Top Tips to Ensure Meeting, Project Review or Away Day Success
09 June 2013 | By Catherine Wheatcroft
Chances are that your business holds strategy meetings or away days at various times in the year. These may be to launch a new product, collaborate better with external partners or solve a business problem.
There is a high probability that they can be deemed a ‘waste of time and effort’ because nothing really comes out of them or is improved. They can be deemed a necessary evil to attend or just a 'trip out of the office'. So here are some tips to ensure that they are a valuable use of everyone’s time and that after the event, improvements are made, things happen and actions are clear and followed up.
- Involve the whole team in the meeting to ensure the outputs are not one sided and a wider range of ideas are made available.
- Don’t get hung up on past mistakes, find a way forward and areas where improvements can be made.
- Make sure that for every lesson learnt or issue found, there is an action to rectify it, person, function or team assigned to it and accountability to make the change happen.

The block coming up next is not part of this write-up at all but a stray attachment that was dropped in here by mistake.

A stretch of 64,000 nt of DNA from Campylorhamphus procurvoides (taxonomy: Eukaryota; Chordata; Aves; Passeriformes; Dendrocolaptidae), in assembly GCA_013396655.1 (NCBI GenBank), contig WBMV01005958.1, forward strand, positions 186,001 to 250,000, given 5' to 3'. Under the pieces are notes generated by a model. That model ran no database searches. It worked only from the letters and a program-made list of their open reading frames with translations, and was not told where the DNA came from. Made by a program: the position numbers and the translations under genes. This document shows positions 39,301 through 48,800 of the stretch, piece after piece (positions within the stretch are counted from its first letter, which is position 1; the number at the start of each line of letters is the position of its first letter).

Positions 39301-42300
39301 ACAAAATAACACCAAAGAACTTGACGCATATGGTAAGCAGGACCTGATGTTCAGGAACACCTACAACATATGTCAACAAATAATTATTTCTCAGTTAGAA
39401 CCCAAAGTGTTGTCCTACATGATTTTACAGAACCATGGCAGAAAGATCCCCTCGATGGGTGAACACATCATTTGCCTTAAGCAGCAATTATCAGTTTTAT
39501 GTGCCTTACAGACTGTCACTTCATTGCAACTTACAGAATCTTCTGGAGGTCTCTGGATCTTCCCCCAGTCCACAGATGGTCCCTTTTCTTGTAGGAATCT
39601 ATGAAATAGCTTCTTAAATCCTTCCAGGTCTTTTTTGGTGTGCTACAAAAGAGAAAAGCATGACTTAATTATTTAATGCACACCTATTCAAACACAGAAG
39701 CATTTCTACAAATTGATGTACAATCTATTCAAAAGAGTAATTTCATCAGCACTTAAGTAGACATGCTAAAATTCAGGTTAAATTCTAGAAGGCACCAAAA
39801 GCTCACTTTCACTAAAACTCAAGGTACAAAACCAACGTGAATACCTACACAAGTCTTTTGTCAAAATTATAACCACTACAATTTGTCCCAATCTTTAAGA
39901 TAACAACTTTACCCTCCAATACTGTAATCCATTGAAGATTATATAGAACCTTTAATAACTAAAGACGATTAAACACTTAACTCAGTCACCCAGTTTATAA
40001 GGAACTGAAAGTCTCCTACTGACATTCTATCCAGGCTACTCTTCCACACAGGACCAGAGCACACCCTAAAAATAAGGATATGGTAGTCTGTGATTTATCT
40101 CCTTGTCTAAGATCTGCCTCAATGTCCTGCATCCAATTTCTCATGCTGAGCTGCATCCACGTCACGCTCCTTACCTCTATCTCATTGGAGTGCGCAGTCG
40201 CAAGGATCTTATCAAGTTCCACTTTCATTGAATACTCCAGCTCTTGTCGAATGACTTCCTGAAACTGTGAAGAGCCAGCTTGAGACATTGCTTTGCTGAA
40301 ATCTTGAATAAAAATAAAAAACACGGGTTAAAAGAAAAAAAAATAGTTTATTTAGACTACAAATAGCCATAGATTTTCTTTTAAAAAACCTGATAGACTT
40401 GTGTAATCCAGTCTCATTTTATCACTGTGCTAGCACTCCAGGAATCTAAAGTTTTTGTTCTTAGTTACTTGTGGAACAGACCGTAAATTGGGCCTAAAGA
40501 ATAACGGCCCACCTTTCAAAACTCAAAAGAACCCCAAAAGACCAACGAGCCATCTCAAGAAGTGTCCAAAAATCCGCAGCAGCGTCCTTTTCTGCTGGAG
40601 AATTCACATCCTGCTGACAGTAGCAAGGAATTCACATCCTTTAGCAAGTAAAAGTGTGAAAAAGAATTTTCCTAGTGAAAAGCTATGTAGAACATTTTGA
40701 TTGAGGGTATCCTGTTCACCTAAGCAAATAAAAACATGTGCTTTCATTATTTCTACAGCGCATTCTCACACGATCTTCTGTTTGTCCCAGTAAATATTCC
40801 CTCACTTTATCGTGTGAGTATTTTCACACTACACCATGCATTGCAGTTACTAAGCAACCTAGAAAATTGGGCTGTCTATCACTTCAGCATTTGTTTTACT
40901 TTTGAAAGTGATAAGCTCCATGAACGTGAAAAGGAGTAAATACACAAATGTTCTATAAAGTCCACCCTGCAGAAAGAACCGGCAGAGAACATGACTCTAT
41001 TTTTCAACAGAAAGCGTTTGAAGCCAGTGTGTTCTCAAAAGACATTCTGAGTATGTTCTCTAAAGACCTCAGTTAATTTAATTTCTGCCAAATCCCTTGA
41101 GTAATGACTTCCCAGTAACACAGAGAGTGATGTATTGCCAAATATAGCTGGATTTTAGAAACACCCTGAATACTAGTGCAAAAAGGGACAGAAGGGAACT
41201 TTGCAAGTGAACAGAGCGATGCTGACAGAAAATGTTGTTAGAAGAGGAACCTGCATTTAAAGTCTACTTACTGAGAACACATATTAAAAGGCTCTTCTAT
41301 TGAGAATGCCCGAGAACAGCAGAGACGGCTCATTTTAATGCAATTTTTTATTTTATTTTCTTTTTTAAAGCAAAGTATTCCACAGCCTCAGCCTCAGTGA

- Avoid using a member of the team to facilitate the meeting. This can cause political problems when tackling difficult issues. All members of the team should be feeding into the conversations rather than facilitating.
- Using an external facilitator will ensure that the right or challenging questions will be asked, because sometimes there are areas and topics that need to be forced out into the open and discussed to find a positive way forward.
- Don’t just circulate the outputs or actions to everyone at the end of the event and leave it there. Ensure there is a system in place of ownership and accountability to see the action is carried out.
- Never hold a lesson learned meeting that involves any form of blame apportion or where individual errors and mistakes are dissected in detail.
- For client project based work, carry out regular reviews and lesson learnt meetings to identify risks and areas for improvement before they become major problems.
- Ensure that all reviews look at both the rectification of mistakes and the successes to be repeated on future projects.
- Allow sufficient time to explore the root cause of lessons and identify the actions needed to correct them.
- Stick to the point and outcomes required, rather than letting the conversation wander. The aim should be to gain specific learning points that are identified and agreed.